Those of you who’ve read my blogs from the start know how often and how vociferously I’ve railed against how the education system in England has become far too science-heavy, forcing children to study all three sciences (or at least two) up to the age of 16, and not making a foreign language compulsory to age 18, and neglecting the fact that 25% of the population (and of children leaving primary school) are functionally illiterate. Last night, I watched the first episode of Jay Blades: Learning To Read at 51, Jay Blades being the lead presenter of Repair Shop (bear with me; this is not as twee as you might think), who, it turns out, left school not being able to read, did a university degree in Criminology and Philosophy without being able to read, and who blagged his way to being a presenter because of his determination and banter, and kept his functional illiteracy hidden until he’d been presenting the show for over 3 years. England has never had the compulsory repeating of years if certain attainment hasn’t been reached, unlike many countries on the Continent. I’ve always seen a repeating of a year not as a stigma, but as another chance to effectively educate a child. The problem in England (and now with many other countries, unfortunately) is that successive governments have used education as a political football or as a means to indoctrination, and have for decades seriously underfunded schools and universities (guess why there are tuition fees).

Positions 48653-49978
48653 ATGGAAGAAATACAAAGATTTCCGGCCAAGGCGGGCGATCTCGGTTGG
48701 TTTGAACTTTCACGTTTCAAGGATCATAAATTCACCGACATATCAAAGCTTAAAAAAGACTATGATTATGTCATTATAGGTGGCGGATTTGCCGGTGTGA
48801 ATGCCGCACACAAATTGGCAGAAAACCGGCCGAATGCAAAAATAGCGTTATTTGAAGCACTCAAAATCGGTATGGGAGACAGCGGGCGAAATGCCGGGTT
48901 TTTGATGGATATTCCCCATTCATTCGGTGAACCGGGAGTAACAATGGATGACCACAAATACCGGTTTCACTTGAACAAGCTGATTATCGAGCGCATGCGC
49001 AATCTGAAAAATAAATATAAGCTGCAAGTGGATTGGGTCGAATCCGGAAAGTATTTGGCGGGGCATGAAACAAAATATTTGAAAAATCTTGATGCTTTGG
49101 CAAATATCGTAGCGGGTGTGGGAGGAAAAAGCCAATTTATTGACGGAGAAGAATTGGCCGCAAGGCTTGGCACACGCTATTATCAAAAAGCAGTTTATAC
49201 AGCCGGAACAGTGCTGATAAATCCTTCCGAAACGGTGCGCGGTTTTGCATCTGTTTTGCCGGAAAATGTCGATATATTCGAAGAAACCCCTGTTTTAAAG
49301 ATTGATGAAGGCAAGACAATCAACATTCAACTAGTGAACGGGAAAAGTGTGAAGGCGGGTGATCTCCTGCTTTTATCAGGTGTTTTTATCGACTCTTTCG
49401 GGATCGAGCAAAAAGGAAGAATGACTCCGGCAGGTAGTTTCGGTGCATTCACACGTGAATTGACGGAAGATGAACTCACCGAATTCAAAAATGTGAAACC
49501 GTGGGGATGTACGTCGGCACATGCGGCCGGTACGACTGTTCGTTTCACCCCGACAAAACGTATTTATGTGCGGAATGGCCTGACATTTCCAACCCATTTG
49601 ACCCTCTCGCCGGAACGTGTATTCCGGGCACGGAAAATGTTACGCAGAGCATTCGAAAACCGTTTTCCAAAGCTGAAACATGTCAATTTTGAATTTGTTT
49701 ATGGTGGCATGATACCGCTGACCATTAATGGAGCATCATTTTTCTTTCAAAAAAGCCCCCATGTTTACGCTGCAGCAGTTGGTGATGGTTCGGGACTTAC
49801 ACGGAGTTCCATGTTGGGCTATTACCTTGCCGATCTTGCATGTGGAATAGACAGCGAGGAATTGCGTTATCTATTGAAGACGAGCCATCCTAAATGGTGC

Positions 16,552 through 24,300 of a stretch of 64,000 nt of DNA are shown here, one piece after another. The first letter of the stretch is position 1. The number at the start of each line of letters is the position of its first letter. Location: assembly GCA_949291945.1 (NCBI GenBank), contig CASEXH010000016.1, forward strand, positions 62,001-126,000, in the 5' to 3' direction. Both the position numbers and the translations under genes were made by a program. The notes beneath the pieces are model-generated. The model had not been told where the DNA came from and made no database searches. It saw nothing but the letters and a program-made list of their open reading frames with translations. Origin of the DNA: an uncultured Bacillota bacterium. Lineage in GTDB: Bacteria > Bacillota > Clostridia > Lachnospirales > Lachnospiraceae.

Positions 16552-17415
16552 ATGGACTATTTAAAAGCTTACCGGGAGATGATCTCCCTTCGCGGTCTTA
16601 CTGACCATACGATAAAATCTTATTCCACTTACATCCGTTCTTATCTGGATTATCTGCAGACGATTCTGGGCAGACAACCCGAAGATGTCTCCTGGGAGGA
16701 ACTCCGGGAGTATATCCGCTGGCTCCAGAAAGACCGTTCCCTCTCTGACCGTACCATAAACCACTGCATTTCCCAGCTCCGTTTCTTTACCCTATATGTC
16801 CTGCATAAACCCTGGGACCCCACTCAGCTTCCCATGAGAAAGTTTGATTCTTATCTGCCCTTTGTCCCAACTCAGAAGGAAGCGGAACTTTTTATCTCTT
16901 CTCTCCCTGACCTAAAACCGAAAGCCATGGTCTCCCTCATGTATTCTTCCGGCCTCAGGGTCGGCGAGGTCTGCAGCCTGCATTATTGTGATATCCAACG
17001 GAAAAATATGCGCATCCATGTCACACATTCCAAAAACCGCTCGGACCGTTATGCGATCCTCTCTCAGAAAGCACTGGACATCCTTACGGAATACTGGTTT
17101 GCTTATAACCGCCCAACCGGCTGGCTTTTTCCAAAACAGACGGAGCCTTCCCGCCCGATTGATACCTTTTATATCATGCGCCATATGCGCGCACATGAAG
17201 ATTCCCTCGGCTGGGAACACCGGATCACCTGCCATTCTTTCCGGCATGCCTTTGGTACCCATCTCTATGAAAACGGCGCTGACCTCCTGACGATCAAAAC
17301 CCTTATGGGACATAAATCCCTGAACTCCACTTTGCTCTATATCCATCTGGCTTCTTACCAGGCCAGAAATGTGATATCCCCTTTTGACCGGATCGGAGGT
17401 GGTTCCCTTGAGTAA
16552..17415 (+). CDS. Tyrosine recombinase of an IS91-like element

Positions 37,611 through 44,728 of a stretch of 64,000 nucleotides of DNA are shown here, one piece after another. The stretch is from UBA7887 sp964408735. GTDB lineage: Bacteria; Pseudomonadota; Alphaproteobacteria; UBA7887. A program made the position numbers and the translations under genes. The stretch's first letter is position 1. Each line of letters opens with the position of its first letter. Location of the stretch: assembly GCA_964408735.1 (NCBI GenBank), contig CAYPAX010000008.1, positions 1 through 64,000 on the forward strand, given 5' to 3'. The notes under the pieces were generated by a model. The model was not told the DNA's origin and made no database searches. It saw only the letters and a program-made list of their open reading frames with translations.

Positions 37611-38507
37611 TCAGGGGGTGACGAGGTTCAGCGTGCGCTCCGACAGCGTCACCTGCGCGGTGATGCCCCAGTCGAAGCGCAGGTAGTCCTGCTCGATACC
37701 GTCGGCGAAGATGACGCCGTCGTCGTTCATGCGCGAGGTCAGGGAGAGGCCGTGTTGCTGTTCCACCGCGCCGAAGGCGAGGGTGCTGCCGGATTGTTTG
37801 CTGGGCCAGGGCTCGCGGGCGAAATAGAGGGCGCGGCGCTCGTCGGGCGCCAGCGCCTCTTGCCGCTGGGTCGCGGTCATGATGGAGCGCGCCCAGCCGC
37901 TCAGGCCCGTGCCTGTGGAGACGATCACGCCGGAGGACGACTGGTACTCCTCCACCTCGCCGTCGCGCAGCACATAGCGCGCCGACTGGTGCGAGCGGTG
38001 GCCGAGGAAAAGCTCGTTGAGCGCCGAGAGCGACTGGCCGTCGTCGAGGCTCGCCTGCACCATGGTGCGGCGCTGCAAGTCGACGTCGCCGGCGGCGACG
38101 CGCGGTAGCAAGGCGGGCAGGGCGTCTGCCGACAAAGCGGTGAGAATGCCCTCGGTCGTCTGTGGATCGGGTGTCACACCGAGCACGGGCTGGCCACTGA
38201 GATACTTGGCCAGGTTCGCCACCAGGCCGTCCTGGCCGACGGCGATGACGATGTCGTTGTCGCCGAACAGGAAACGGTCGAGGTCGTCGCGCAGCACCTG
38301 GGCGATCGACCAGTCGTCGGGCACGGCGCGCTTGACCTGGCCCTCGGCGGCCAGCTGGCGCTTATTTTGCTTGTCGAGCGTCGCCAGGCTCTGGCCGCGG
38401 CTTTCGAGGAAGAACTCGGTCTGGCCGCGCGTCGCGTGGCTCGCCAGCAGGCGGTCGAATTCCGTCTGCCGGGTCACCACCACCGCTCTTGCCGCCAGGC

Last night, Blades said “no kid should leave primary school without being able to read,” and he’s absolutely right of course. And the fact that 25% of kids have done and still do is not down to teachers; it’s down to the system that’s forcing them to work with over 30 kids in a class, a system that makes them jump through bureaucratic hoops, that doesn’t allow them time to support children with problems, to care for those children, to make those children feel a heightened sense of self-worth which will improve their progress, give them better life chances. And if anyone says to me that they managed fine in classes of 50 kids after the Second World War etc, I’ll just ask them back why functional illiteracy has been a problem in this country back to way before then. What no-one says, of course, in answer to Blades’ question, is that it’s in government’s interests to have a significant proportion of its population functionally illiterate; poorly-educated people are those most likely to support populist policies, xenophobic policies, policies which exclude rather than exclude; and they’re less likely to be critical of any government, less likely to take to the streets. And a ready supply of fodder for menial jobs that no-one else wants to do. If you’ve not watched Blades’ programme, go do it now.
How we get governments to invest more in education is beyond me – there is no sign of any change to the politicisation of education, nor any will to change things.
I’ve been lucky. I’ve had a good education, even though my parents were carrot and stick merchants, and were cross and worried I couldn’t read when I was about seven or eight. It turned out I was just being too lazy (or something else) at home to read for them while I was top of the class at school.
And now for a full extended day’s work – you know I love it.